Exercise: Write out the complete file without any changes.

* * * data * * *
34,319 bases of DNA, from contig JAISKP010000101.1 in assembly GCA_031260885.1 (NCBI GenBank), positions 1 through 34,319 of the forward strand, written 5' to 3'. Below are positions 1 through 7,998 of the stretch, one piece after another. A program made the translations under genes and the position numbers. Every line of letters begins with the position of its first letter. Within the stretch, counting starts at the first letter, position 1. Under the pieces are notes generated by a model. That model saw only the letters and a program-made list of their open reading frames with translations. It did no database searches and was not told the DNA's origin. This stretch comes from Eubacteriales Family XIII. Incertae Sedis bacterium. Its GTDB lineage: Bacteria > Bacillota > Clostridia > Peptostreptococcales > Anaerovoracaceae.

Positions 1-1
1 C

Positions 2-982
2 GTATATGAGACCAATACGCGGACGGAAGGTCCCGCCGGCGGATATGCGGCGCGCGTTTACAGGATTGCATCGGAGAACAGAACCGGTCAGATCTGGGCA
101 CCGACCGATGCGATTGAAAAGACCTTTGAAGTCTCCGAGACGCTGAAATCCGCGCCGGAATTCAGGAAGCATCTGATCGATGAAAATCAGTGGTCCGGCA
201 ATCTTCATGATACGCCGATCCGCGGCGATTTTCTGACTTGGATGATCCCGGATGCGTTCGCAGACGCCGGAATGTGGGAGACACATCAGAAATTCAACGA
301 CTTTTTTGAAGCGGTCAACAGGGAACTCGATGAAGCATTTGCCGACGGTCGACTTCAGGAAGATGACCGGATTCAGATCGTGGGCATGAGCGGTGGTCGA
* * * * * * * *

34,319 bases of DNA, from contig JAISKP010000101.1 in assembly GCA_031260885.1 (NCBI GenBank), positions 1 through 34,319 of the forward strand, written 5' to 3'. Below are positions 1 through 7,998 of the stretch, one piece after another. A program made the translations under genes and the position numbers. Every line of letters begins with the position of its first letter. Within the stretch, counting starts at the first letter, position 1. Under the pieces are notes generated by a model. That model saw only the letters and a program-made list of their open reading frames with translations. It did no database searches and was not told the DNA's origin. This stretch comes from Eubacteriales Family XIII. Incertae Sedis bacterium. Its GTDB lineage: Bacteria > Bacillota > Clostridia > Peptostreptococcales > Anaerovoracaceae.

Positions 1-1
1 C

Positions 2-982
2 GTATATGAGACCAATACGCGGACGGAAGGTCCCGCCGGCGGATATGCGGCGCGCGTTTACAGGATTGCATCGGAGAACAGAACCGGTCAGATCTGGGCA
101 CCGACCGATGCGATTGAAAAGACCTTTGAAGTCTCCGAGACGCTGAAATCCGCGCCGGAATTCAGGAAGCATCTGATCGATGAAAATCAGTGGTCCGGCA
201 ATCTTCATGATACGCCGATCCGCGGCGATTTTCTGACTTGGATGATCCCGGATGCGTTCGCAGACGCCGGAATGTGGGAGACACATCAGAAATTCAACGA
301 CTTTTTTGAAGCGGTCAACAGGGAACTCGATGAAGCATTTGCCGACGGTCGACTTCAGGAAGATGACCGGATTCAGATCGTGGGCATGAGCGGTGGTCGA